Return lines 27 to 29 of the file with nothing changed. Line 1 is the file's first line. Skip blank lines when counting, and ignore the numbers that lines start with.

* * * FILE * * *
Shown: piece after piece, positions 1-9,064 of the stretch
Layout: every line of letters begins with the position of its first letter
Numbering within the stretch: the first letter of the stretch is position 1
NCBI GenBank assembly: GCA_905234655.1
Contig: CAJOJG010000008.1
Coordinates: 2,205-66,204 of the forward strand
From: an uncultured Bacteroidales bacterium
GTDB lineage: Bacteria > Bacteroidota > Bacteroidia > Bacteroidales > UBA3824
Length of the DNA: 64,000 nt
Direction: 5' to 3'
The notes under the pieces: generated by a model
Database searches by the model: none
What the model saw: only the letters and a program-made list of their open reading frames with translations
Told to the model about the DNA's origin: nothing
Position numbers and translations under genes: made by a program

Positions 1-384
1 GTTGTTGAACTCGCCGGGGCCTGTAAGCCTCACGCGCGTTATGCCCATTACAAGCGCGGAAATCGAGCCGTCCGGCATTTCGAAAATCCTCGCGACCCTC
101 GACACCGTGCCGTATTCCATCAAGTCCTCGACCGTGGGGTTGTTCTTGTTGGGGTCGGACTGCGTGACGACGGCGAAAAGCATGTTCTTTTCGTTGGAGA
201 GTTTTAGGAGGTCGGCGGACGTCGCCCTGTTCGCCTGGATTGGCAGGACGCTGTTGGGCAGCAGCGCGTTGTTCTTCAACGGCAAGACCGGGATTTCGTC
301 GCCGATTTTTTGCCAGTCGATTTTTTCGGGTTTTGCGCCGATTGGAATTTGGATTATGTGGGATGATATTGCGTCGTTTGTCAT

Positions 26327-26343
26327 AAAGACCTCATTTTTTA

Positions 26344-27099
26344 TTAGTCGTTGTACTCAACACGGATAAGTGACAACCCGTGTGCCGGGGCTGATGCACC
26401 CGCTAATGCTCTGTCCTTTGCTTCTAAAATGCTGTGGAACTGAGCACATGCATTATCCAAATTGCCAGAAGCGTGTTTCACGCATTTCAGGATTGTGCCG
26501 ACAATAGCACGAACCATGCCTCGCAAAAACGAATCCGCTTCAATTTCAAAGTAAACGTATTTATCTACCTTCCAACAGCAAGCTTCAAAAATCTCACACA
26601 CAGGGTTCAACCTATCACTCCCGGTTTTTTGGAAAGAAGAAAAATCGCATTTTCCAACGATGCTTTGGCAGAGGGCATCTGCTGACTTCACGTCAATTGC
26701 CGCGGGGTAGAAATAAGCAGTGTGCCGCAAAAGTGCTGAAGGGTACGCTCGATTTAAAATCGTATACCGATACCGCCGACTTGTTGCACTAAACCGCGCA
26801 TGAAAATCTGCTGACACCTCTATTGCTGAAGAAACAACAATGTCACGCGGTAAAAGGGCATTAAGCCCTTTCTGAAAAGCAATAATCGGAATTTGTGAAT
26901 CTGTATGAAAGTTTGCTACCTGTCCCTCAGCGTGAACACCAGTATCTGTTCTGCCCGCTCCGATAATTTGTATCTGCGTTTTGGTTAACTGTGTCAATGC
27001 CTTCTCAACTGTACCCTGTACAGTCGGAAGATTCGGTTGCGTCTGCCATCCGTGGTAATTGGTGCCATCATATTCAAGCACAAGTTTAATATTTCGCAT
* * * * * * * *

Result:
26601 CAGGGTTCAACCTATCACTCCCGGTTTTTTGGAAAGAAGAAAAATCGCATTTTCCAACGATGCTTTGGCAGAGGGCATCTGCTGACTTCACGTCAATTGC
26701 CGCGGGGTAGAAATAAGCAGTGTGCCGCAAAAGTGCTGAAGGGTACGCTCGATTTAAAATCGTATACCGATACCGCCGACTTGTTGCACTAAACCGCGCA
26801 TGAAAATCTGCTGACACCTCTATTGCTGAAGAAACAACAATGTCACGCGGTAAAAGGGCATTAAGCCCTTTCTGAAAAGCAATAATCGGAATTTGTGAAT